Court of Appeal grants ADR bodies right to intervene in a case to overturn a judgment that parties cannot be compelled to mediate

  • Market Insight 10 July 2023 10 July 2023
  • UK & Europe

  • Insurance

The Civil Mediation Council (CMC), the Chartered Institute of Arbitrators (CIArb) and the Centre for Effective Dispute Resolution (CEDR) have been granted the right to intervene in a case which may overturn the decision in Halsey v Milton Keynes General NHS Trust [2004] 1 WLR 3002 (Halsey). In Halsey, the Court of Appeal concluded that the court had no jurisdiction to compel parties to mediate as it would be a breach of the right to a fair trial in Article 6 of the European Convention on Human Rights (Article 6).


In Halsey, relying on breach of Article 6, the Court of Appeal stated:

"It is one thing to encourage the parties to agree to mediation, even to encourage them in the strongest terms. It is another to order them to do so. It seems to us that to oblige truly unwilling parties to refer their disputes to mediation would be to impose an unacceptable obstruction on their right of access to the court….it seems to us likely that compulsion of ADR would be regarded as an unacceptable constraint on the right of access to the court and, therefore, a violation of article 6".

Subsequent judgments have followed Halsey and the court has been constrained to strongly encouraging parties to mediate. However, over the years since Halsey, various judges have expressed a desire for the court to review the decision.

On 12 July 2021, the Civil Justice Council (CJC) published its report on “Compulsory ADR”. It concluded that mandatory ADR was compatible with Article 6 essentially because there was no obligation on the parties to settle in the course of any compulsory ADR process and the parties remained free to choose between settlement and continuing the litigation; this choice meant that there was not an unacceptable constraint on the right of access to the court. In response to the report, the Master of the Rolls, Sir Geoffrey Vos, chair of the Civil Justice Council and Head of Civil Justice, stated that “ADR should no longer be viewed as “alternative” but as an integral part of the dispute resolution process; that process should focus on “resolution” rather than “dispute”. This report opens the door to a significant shift towards earlier resolution.”.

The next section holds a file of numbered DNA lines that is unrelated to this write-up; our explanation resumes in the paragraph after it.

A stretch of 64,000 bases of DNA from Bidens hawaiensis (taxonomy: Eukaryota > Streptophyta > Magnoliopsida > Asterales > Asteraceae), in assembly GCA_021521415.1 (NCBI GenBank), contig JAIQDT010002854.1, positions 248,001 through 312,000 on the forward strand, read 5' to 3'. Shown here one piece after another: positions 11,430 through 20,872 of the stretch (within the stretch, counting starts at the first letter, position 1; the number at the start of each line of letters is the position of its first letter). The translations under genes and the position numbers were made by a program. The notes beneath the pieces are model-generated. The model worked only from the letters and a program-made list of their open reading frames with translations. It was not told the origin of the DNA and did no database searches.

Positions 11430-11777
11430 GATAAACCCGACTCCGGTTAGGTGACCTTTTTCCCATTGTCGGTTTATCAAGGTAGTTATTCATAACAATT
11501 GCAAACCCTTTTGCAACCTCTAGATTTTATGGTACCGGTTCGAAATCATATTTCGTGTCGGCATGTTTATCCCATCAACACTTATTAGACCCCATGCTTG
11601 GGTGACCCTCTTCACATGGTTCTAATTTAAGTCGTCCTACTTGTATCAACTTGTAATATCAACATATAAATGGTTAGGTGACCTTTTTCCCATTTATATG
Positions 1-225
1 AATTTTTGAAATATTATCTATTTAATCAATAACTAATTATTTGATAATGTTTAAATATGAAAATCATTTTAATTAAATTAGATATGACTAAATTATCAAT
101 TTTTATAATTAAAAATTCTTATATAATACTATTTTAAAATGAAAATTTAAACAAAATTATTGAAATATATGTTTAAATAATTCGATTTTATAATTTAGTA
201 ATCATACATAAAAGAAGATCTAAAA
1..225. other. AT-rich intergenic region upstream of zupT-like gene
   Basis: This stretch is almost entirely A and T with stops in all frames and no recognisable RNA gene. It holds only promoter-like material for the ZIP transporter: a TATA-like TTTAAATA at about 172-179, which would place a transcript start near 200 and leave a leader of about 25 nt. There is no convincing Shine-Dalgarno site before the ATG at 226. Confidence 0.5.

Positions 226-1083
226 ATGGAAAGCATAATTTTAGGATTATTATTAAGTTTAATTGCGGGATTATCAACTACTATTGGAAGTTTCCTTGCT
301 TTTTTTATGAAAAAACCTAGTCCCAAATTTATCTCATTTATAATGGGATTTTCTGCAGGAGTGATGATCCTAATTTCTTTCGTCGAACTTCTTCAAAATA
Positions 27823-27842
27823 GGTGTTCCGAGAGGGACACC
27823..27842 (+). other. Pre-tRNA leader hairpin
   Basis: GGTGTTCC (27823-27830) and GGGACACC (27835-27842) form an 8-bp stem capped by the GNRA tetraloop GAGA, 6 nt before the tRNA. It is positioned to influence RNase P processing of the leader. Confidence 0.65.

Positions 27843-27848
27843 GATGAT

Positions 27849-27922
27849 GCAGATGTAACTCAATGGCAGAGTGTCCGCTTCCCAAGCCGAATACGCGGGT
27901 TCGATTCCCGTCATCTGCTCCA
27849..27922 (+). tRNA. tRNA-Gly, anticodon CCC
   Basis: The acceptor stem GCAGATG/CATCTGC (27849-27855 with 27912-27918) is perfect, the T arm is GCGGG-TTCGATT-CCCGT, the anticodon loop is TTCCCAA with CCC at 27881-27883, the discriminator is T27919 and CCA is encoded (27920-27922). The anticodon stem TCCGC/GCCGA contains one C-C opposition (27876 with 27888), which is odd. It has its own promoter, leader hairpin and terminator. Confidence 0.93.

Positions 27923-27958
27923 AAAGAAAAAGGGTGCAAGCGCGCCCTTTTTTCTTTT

However, despite this commitment to compulsory ADR, Halsey remains the legal precedent. This became apparent in the recent case of Mills & Reeve Trust Corporation Ltd v Martin and others [2023] EWHC 654 (Ch) (24 May 2023) in which the High Court considered itself bound by the dicta in Halsey and concluded that it did not have the power to compel the parties to mediate.

The intervention

On 27 June 2023, the CMC published a press release, announcing that the CMC, the CIArb and CEDR will provide a written intervention in the case of Churchill v Merthyr Tydfil County Borough Council (Churchill) before the Court of Appeal later in 2023. The CMC has stated that the aim of the intervention is to set aside the Halsey judgment on Article 6 which it considers has been “a thorn in the side of mediation in England and Wales, stopping parties from being referred to mediation in many cases”. The underlying facts in Churchill concern a Japanese knotweed claim - the defendant, in disputing the claim, said that the claimant should have followed ADR options before pursuing legal action. The county court rejected the defendant’s argument but permitted a challenge straight to the Court of Appeal. A later hearing date has been granted to allow the joint intervention from the trio of commercial ADR bodies.

If Churchill overturns the decision in Halsey, it will arguably enable the court, in the appropriate circumstances, to stay proceedings and compel parties to mediate even if the parties do not wish to do so.  This may give rise to related considerations, the resolution of which is not yet known, such as who would determine the particulars of the mediation and whether mediation services should be regulated.

Churchill is awaiting a judicial determination on the papers, and we will be tracking this case. The intervention papers can be found on the CMC’s website here.

If you would like to discuss this update, please contact Tom White or your usual Clyde & Co contact.


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